One of the big problems is heating and cooling the interior of these cars. Electric motors don’t produce enough heat for cold climates. Air to air heat pumps involve a compressor. Heat pumps aren’t efficient below 35 degrees and are either supplemented by electric resistance coils, or in my house, by a gas furnace. Running a compressor for air conditioning takes energy. The Citicar answered the heating problem using a propane powered heater. However, it seems to me that one might as well have an engine that develops mechanical energy while it produces heat.

I did come across a used Citicar that needed a battery pack. I was going to buy the car and meter the electrical energy that it would use to charge and recharge the batteries. My wife talked me out of the idea. I have to travel to work on a busy street and she didn’t think the Citicar seemed very substantial.

And until those issues you mention and others are resolved, they still make GREAT golf carts.

Everybody is ASSUMING energy prices will be stable and at current prices for the next 5-10 years…That is a VERY risky assumption…The car companies want to have SOMETHING on the showroom floor they can sell, and have a proven design in production and be able to quickly ramp up production if needed…

ALL of the car makers will hedge their ICE bets with pure electric cars as the “Peak Oil” situation plays out and Chinese and Indian consumers add MILLIONS of new cars to the global fleet every year…

Are we going to play hard-ball with Iran over Nukes?? If so, that means gasoline at $6/gallon TOMORROW…That’s the bet the “Leaf” covers…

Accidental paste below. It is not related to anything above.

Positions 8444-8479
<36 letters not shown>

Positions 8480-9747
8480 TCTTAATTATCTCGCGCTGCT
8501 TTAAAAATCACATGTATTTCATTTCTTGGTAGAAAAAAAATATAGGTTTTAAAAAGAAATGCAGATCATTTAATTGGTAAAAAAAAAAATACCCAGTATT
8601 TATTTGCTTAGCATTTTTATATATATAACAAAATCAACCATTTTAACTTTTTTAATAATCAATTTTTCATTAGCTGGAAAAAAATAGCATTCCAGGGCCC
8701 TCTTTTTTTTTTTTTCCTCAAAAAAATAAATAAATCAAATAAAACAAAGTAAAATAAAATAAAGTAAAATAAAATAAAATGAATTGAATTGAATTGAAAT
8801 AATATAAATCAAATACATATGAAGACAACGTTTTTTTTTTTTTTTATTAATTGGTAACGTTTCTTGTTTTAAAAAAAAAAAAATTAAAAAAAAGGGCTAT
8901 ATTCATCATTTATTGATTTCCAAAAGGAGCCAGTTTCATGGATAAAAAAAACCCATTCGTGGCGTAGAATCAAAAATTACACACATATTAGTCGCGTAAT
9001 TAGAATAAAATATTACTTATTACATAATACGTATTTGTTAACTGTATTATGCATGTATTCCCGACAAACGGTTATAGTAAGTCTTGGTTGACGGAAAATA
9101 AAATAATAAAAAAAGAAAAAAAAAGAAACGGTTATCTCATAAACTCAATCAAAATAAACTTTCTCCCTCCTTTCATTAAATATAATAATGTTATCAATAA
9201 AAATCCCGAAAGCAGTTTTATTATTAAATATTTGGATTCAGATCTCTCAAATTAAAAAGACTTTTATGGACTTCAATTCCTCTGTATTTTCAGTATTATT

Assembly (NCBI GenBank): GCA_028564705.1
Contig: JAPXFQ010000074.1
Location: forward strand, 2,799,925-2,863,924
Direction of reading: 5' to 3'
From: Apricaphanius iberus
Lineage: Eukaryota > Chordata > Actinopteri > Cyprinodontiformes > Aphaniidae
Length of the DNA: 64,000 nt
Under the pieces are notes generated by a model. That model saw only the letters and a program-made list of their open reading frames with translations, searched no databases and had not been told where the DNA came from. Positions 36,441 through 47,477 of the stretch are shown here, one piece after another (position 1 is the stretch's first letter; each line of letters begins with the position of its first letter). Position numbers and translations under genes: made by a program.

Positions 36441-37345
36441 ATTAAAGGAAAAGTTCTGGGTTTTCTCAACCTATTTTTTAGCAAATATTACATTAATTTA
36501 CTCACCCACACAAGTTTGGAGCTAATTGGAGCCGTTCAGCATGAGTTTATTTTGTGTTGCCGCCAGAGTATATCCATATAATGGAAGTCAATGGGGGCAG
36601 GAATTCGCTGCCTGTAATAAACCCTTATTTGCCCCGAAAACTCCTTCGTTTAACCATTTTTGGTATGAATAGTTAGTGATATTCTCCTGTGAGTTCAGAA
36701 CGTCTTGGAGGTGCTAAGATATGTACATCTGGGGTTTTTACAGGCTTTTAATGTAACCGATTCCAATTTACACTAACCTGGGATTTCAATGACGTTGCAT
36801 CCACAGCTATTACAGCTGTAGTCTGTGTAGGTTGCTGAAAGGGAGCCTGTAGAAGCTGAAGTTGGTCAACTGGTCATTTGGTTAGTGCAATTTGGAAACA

A friendly reminder for me; the “conservation of oil” is really not an issue with energy and car companies. They are happy to produce things like hybrids, while still producing less oil but at but a higher price. Wouldn’t you like to get the same pay for less work ? It’s the EV that bends that reality for them in a way they are not ready to adjust to.

There is enough oil reserve for a long, long time, as reserve is figured on the actual cost to extract energy v. the market price. Higher price more reserve. That’s why there seems to be disagreement on reserve from one year to the next.

That’s why we do it (EV’s, CAFE and the like) for different reasons, like the environment,personal safety and health. We can’t loose site of that goal, regardless of how much or little oil cost. Contrived price control by direct drilling nations should not be our indicator for action as it has so many times in the past. Those who constantly want it to be a short term economic issue, are giving up our control over our mobility more than any govt. regulation would.